When you fail to execute a file that depends on a “loader”, the error you get may refer to the loader rather than the file you’re executing.
- The loader of a dynamically-linked native executable is the part of the system that’s responsible for loading dynamic libraries. It’s something like
/lib/ld-linux.so.2, and should be an executable file.
- The loader of a script is the program mentioned on the shebang line, e.g.
/bin/shfor a script that begins with
#!/bin/sh. (Bash and zsh give a message “bad interpreter” instead of “command not found” in this case.)
The error message is rather misleading in not indicating that the loader is the problem. Unfortunately, fixing this would be hard because the kernel interface only has room for reporting a numeric error code, not for also indicating that the error in fact concerns a different file. Some shells do the work themselves for scripts (reading the
#! line on the script and re-working out the error condition), but none that I’ve seen attempt to do the same for native binaries.
ldd won’t work on the binaries either because it works by setting some special environment variables and then running the program, letting the loader do the work.
strace wouldn’t provide any meaningful information either, since it wouldn’t report more than what the kernel reports, and as we’ve seen the kernel can’t report everything it knows.
This situation often arises when you try to run a binary for the right system (or family of systems) and superarchitecture but the wrong subarchitecture. Here you have ELF binaries on a system that expects ELF binaries, so the kernel loads them just fine. They are i386 binaries running on an x86_64 processor, so the instructions make sense and get the program to the point where it can look for its loader. But the program is a 32-bit program (as the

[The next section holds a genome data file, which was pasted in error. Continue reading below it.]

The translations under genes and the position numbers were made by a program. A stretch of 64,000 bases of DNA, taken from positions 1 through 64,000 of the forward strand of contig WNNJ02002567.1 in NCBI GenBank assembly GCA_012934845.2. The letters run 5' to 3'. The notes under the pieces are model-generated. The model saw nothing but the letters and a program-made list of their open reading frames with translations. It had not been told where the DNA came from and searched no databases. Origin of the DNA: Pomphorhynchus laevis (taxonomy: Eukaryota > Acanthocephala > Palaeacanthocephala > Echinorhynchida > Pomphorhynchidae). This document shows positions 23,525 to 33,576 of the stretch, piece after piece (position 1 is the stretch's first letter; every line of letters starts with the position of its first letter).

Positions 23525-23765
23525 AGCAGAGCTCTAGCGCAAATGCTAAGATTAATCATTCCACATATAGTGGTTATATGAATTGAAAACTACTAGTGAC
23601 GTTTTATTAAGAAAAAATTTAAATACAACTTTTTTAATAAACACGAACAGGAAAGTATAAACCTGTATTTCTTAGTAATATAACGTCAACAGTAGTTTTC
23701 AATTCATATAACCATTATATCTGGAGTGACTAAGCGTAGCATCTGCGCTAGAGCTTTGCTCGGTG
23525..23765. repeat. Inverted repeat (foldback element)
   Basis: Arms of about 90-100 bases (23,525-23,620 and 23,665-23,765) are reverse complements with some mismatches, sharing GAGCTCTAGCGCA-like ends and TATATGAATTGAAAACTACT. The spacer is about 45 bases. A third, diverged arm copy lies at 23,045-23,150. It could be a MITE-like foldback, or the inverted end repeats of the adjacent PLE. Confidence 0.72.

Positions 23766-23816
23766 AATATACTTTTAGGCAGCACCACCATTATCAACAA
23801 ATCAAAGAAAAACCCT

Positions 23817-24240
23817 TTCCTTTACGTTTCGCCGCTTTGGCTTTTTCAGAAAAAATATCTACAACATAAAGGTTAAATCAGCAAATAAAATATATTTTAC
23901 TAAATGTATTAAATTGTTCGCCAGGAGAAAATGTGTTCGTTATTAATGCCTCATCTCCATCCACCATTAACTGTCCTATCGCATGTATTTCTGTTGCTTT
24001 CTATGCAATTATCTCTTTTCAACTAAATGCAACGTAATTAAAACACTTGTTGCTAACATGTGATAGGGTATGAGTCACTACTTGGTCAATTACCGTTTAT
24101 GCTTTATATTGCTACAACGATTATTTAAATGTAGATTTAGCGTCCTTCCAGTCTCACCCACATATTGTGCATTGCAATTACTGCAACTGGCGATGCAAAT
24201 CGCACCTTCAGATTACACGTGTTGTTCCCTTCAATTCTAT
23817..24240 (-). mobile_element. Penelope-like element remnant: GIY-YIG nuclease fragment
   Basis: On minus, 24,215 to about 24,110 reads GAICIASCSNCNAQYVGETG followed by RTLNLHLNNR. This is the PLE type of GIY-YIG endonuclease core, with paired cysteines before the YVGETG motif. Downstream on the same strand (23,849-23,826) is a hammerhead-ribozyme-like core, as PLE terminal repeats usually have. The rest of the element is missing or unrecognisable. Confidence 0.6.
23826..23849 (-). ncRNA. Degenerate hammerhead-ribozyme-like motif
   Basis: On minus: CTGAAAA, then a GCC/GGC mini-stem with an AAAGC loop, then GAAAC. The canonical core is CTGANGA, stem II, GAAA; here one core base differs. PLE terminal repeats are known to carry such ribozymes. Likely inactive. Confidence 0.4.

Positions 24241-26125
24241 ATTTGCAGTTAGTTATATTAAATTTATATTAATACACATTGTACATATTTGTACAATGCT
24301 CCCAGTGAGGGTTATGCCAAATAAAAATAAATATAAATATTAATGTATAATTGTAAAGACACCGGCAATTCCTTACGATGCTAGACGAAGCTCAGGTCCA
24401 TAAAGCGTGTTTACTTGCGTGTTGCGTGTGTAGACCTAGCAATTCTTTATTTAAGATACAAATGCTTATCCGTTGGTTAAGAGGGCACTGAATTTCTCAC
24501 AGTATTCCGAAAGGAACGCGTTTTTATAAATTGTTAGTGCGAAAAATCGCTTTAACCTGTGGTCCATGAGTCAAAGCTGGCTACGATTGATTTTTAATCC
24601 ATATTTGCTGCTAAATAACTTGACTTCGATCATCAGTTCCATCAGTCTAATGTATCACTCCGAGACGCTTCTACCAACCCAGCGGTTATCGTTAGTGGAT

file output indicates), looking for the 32-bit loader
/lib/ld-linux.so.2, and you’ve presumably only installed the 64-bit loader
/lib64/ld-linux-x86-64.so.2 in the chroot.
You need to install the 32-bit runtime system in the chroot: the loader, and all the libraries the programs need. From Debian wheezy onwards, if you want both i386 and x86_64 support, start with an amd64 installation and activate multiarch support: run
dpkg --add-architecture i386 then
apt-get update and
apt-get install libc6:i386 zlib1g:i386 … (if you want to generate a list of the dependencies of Debian’s perl package, to see what libraries are likely to be needed, you can use
aptitude search -F %p '~Rdepends:^perl$ ~ri386'). You can pull in a collection of common libraries by installing the
ia32-libs package (you need to enable multiarch support first). On Debian amd64 up to wheezy, the 32-bit loader is in the
libc6-i386 package. You can install a bigger set of 32-bit libraries by installing
ldd(1) on your
perl binary. Often the seemingly confusing
Not found error on a file that is clearly there is because one of the shared libraries used by the program is not found.
So it is possible that your chroot is incomplete with respect to the shared libraries needed by your binaries.